Diagnosis of chicken Gumboro disease by histopathological study of the bursa of Fabricius

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The purpose of this macroscopic and microscopic study of the bursa of Fabricius (BF) is to appreciate the organic modifications of Gumboro disease (infectious bursal disease, IBD). Bursa were taken from sick, affected by IBD and healthy chickens of different ages. The histological preparations of slides were carried out according to the classical anatomopathologic method. The examination of the slides revealed us the histological structure of the BF and its evolution according to the age: with a weak magnification, the BF was is made of a series of tissue fringes surrounding its central lumen of spangled form. The anatomopathological observations revealed: a presence of intra–follicular cysts, an inter - follicular interstitial fibrosis, an oedema and a very significant degeneration of the coating epithelium with infiltration by heterophile polynuclears and a necrosis of lymphoid follicles. In the advanced cases, the deterioration went until the loss of the follicular structure. In conclusion, the IBD virus causes destruction of the bursa lymphoid follicles, which can lead to immunodepression in chickens. These birds could then become susceptible to any other secondary infections and reduced response to vaccination.

Keywords: bursa of Fabricius, chicken, anatomo-pathology, Gumboro disease.


The bursa of Fabricius (BF) is a lymphoid organ, of lympho-epithelial structure. It is a site of B lymphocyte repertoire differentiation and maturation, located in the dorsal terminal part of the cloacae of the birds (Toivanen, et al 1987; Alloui & Sellaoui 2012).

The BF is the essential (primary) target of Gumboro disease virus (IBDV). This disease manifests as acute and subclinical forms in chicks of age 0-3 weeks with immunosuppression or also in clinical form depending on the age of the bird (Sellaoui, et al 2012). The chicks become anorectic, reluctant to move, and show ruffled feathers with watery diarrhea, trembling and severe prostration. The lesions characteristics of the disease include dehydration of the muscles with ecchymotic hemorrhages, enlargement, and orange discoloration of kidneys (Brugere-Picoux & Vaillancourt 2015). The BF becomes enlarged and shows pale yellow discoloration. Intra-follicular hemorrhages may be found and pin point hemorrhages on the skeletal muscles are usually prominent (Madej, et al 2012).

The IBD virus (IBDV) spread in the bursa, by deteriorating its lymphoid structure and causing lesions of different importance, depending on the strains and the immunizing state of the affected birds (Jungbaeck & Nutolo 2001; Juranova, et al 2001). These lesions generally induce an immunosupression which results in the appearance of secondary infections and weak production performances. Typical histopathological lesions of BF have been described by Mazieriegos, et al (1990); Ingrao, et al (2013); Madej, et al (2012); that included mild to severe lymphoid depletion in bursal follicles, follicular atrophy, cystic formation of follicles, and bursal hemorrhage.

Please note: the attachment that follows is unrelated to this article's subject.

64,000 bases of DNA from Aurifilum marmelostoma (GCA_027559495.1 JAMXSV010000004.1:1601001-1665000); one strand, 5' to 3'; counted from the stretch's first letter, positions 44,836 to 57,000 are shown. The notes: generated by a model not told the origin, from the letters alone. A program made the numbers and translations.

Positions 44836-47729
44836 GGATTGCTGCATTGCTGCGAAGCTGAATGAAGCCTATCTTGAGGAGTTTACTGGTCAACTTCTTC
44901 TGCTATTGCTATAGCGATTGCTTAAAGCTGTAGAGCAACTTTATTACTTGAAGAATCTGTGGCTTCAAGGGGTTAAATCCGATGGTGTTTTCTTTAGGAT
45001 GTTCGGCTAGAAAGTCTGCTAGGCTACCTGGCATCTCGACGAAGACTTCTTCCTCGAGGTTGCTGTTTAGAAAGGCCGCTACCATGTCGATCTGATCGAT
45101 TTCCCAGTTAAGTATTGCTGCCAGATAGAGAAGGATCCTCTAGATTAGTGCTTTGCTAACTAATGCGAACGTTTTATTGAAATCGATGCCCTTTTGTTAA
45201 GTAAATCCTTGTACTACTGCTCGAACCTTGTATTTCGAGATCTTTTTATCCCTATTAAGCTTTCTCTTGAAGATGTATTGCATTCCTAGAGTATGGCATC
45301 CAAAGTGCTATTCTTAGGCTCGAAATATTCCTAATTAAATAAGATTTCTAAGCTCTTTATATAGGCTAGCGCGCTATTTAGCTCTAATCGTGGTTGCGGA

This article describes the anatomical and histopathological structure of the chicken BF with IBD compared to healthy ones.



This histopathological study was carried out in Batna region, located in eastern Algeria. It is a region where poultry farming is very developed. IBD outbreaks are very recurrent. The healthy bursa were taken from ISA chickens strains, aged between 3 and 5 weeks, and bred in a poultry farm of Batna area during slaughtering. Concerning chicken affected by IBD, their BF, were collected after autopsy in a poultry farm of the same area. After collecting, the samples were immediately fixed by formalin (10%) and brought to the anatomopathological laboratory of the Veterinary Institute (Batna University 1) . The preparation of the slides was carried out according to the classical anatomopathologyc method described by Campbell, 1995. On totally, 30 BF were subject of an anatomic and histopathological study. Using a standard microscope Axioskop 20, various slides were observed with various magnifications (H and E x10, H and E x40 and H and E x100).



Physiological and anatomical aspect of BF

The examination of the slides of the healthy bursa revealed the physiological architecture of the organ. The BF has the shape of a chestnut with a sacculated form (Figure 1).



It is a median impair organ, blank at the posterior face of the final intestine with a series of tissue fringes surrounding a central lumen of "spangled" form in continuity with the cloacae cavity (Cazaban, et al 2015; Olah & Vervelde, 2012). The size and the number of the fringes increase with age. Each fringe is made up of several follicles. Their number in a mature bursa is about 8000 to 12000 follicles (Bach, 1979). The follicle is the histological, functional, immunological and pathological unit of BF (Figure 2). The tunica serosa, the tunica muscularis and the tunica mucosa form the wall of the bursa, which is in continuity with that of the intestine. The tunica serosa of the bursa is not very thick and it is associated to smooth muscular fibers distributed into all directions. The tunica muscularis is located under the tunica serosa, made of smooth muscular fibers. The folded tunica mucosa is covered with a pseudostratified epithelium, made up, like that of the intestine, of cylindrical cells, but deprived of mucous cells (Figure 2).